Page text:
133 Parachute Field Ambulance War Diary January 1945
133rd Parachute Field Ambulance, R.A.M.C.
The 133 Field Ambulance RAMC was originally a TA unit based in Croydon, Surrey and accompanied the 44th (Home Counties) Division of the British Expeditionary Force (BEF) to France in 1939, returning to the UK in the escape from Dunkirk in the early Summer of 1940. Sent to North Africa, the unit was sent to Syria, and then to the Canal Zone in Egypt, before being selected to form part of the new Airborne Forces after 44th Division was disbanded. In early 1943, renamed 133 Airborne Field Ambulance RAMC the unit undertook parachute training at Ramat David airfield in Palestine. The first CO, Lt Col Scriven, was injured in a parachuting accident and was succeeded by Lt Col Alford prior to the invasion of Italy.
Now known as 133 Parachute Field Ambulance RAMC, they joined 4th Parachute Brigade alongside 10th and 156th Parachute Battalions and prepared for the invasion of Italy in September 1943. After successful training they travelled to Haifa, and on to Tripoli before sailing to join the rest of 1st Airborne Division in Italy. A small volunteer contingent had been sent with 16 Para Field Ambulance to Sicily, however this would prove their first Airborne deployment (albeit arriving by sea).
Based at Taranto, they were able to set up in the Ospedale Maritima, the Seamen’s Hospital at the Harbour. 133 PFA played a crucial role caring for the wounded coming in from ships off the coast (including men from the ill-fated HMS Adbiel, a minelayer carrying 1st Airborne troops sunk in the Harbour when a mine exploded as it passed). In addition to the Abdiel casualties, the Hospital had admitted a further 67 battle casualties by 15 September 1943, and treated (though were unable to save) Divisional Commander Maj-Gen Hopkinson after he was injured in Battle. Later during the Italian campaign, 133 PFA supported the continuing operations from a School in Gioia. By the end of their time in Italy, the unit had treated 52 Officers, 687 Other Ranks, 21 Prisoners of War and 1 Russian soldier in just 20 days from 10 September to the end of that month.
Along with the majority of the Division, 133 PFA returned to the UK in November 1943. After a brief spell at Barleythorpe Hall to refresh training, preparations were made for the invasion of North West Europe. The 1st Airborne Division were finally sent to Arnhem, as part of Op Market Garden.
Sent in to jump as part of the Second Lift on 18 September 1944, 133 PFA landed as Ginkel Heath DZ. They were ordered to slowly move towards Arnhem passing through Wolfheze and Oosterbeek on their way.
Once on the ground, the operation did not go well on the first day for 133 Para Field Ambulance. Their proposed RV point was held by the Germans and had to be cleared. With the DZ under fire for a time, many drop zone casualties had to be collected and treated. Perhaps worse still, at the roll call about 40 men were missing. Some turned up later but several sticks had been dropped away from the DZ and never managed to reach their unit at Arnhem. Nevertheless, 133 PFA had to make the best of their situation and were supplemented by men of 181 PFA whose resources had also been depleted.
First, they set up a MDS in the Zuid Ginkel café, then on 19 September 133 PFA personnel supported the 4th Parachute Brigade in its efforts to reach the Arnhem road bridge, and treated many casualties during this day working from a CCP (Casualty Collecting Point) set up under a bridge, before CO Lt Col Alford proposed creation of a Dressing Station located on the Utrechtseweg close to the Vreewijk Hotel. On the 20 September these buildings were shelled however, and it was decided to move to a building near the river called Pietersberg. By the early hours of 21 September the first casualties were received and the staff established an operating theatre where serious cases were treated over the following five days.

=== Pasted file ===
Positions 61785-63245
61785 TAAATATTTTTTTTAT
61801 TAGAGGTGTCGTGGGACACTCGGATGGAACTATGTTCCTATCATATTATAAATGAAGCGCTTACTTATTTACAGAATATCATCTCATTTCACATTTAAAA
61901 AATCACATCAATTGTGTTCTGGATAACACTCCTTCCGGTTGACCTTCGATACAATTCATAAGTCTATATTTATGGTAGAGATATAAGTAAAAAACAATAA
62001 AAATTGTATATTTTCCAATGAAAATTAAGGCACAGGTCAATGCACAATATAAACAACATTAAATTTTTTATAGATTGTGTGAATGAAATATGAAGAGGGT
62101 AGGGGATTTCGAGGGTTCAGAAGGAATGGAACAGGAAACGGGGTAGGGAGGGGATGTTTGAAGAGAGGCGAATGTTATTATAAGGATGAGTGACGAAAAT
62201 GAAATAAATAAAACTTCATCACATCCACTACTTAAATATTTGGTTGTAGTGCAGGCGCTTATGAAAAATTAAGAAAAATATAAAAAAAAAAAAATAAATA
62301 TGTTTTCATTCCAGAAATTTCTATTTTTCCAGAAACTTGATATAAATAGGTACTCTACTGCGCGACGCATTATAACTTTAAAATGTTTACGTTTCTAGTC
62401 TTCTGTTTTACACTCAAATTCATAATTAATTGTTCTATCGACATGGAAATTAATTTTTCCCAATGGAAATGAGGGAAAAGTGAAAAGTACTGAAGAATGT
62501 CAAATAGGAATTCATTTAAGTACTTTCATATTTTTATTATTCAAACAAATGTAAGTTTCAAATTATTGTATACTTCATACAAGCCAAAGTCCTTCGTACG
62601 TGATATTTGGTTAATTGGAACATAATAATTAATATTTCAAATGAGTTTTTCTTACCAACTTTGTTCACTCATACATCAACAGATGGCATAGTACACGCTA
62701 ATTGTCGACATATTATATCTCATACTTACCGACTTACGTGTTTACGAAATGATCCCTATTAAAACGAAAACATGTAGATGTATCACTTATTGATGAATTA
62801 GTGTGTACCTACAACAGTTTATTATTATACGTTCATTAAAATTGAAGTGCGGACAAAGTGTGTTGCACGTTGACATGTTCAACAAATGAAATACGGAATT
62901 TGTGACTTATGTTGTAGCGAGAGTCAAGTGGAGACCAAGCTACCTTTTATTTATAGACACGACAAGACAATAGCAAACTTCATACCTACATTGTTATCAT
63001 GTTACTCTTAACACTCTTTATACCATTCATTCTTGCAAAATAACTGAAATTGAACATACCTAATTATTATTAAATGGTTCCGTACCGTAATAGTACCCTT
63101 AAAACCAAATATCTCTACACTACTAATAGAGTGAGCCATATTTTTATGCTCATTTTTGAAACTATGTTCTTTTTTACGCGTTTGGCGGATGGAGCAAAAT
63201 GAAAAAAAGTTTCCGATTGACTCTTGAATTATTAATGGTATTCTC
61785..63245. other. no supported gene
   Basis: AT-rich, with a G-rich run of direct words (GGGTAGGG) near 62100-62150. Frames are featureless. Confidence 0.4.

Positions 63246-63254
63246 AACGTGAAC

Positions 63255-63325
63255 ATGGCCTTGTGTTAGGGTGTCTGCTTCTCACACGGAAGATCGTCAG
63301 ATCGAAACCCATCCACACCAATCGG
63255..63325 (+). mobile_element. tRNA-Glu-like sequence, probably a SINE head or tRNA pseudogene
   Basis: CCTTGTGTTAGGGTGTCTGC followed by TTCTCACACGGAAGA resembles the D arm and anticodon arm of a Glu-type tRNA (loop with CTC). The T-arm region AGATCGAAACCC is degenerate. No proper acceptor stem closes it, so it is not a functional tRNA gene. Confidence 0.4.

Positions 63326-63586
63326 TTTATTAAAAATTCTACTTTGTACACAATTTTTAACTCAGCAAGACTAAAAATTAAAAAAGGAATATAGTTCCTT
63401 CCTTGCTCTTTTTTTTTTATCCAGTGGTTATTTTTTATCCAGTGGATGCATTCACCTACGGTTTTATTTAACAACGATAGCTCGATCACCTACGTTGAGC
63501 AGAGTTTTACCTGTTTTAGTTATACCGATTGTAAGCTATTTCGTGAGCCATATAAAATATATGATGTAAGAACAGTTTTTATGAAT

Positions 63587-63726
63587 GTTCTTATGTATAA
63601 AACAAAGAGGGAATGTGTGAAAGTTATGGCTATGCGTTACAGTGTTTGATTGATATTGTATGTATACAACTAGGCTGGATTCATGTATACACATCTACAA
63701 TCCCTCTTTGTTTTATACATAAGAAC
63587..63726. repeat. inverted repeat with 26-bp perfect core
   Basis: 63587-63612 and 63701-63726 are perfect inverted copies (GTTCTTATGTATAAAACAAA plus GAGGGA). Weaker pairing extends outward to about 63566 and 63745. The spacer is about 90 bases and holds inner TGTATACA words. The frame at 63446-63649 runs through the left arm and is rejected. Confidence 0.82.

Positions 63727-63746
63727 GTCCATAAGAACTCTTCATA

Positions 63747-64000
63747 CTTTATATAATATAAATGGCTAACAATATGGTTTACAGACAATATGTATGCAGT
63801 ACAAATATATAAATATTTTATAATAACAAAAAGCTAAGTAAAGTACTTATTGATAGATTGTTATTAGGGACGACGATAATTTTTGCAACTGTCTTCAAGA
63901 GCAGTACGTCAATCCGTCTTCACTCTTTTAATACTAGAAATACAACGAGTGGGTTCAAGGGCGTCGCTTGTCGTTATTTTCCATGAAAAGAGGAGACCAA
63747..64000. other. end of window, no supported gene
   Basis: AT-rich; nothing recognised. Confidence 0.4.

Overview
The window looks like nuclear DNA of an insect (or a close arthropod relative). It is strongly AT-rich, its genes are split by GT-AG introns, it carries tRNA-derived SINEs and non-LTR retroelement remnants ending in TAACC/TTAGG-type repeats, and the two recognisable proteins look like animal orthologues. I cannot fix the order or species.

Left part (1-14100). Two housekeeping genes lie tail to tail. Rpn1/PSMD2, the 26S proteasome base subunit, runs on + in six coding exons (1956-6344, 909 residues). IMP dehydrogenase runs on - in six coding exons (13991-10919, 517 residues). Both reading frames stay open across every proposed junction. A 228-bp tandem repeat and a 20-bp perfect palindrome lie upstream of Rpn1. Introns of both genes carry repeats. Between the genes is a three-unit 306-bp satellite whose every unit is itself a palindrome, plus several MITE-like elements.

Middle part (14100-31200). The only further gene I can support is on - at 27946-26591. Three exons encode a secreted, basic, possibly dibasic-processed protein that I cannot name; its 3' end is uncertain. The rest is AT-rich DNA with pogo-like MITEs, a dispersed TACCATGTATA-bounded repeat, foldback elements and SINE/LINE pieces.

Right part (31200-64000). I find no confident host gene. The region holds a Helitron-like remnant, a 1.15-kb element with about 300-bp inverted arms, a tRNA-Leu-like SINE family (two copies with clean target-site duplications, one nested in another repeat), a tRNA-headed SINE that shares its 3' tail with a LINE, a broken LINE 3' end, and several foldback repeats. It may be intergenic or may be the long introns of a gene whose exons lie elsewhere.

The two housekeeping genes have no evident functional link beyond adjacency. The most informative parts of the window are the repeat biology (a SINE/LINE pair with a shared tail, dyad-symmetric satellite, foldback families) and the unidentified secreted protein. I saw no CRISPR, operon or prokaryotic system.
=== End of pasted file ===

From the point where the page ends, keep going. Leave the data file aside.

The conditions in this largish house (which is still standing today), a former office, must have been grim. Medical supplies, food and water were in short supply and the building was under fire on many occasions. With an Allied evacuation of the Medical stations impractical, the remnants of 133 PFA stayed after the the 1st Airborne evacuation on the night of 25-26 September, and were captured and evacuated to Apeldoorn, the later-known 'Airborne Hospital, which operated until closed by the German forces in November.
Alongside other Airborne Medical personnel, men and officers of 133 PFA distinguished themselves during the Battle, and later in Apedoorn by their determined efforts to perform their duties as effectively as possible, caring for the wounded from all sides. After Arnhem many members of the 133 were recognised for their services during the conflict.
In practice however, the Battle of Arnhem had taken its toll on the unit. Of the men sent to Holland, only 3 ORs returned (who joined 16 Para Field Ambulance), and all officers had been killed, injured or captured. When the men who had missed their DZ at Arnhem returned to the UK in late 1944 however, it was decided to reform 133 from this contingent at a base in Lincolnshire.
By May 1945, as the War in Europe neared its end the 1st Airborne Division were ready for further deployments. Remarkably, pre-Arnhem CO Lt Col Alford was back in charge after his release from captivity and led the unit once more to Stavanger, Norway on 11 May 1945 as part of Op Doomsday to disarm the German forces in the region. It proved a short deployment however, and 133 PFA returned to the UK in July 1945, based at Bulford in Wiltshire.
133 Parachute Field Ambulance RAMC was finally disbanded on 1 December 1945.
With assistance from Niall Cherry - grateful thanks to the Student Volunteer TeamRead More
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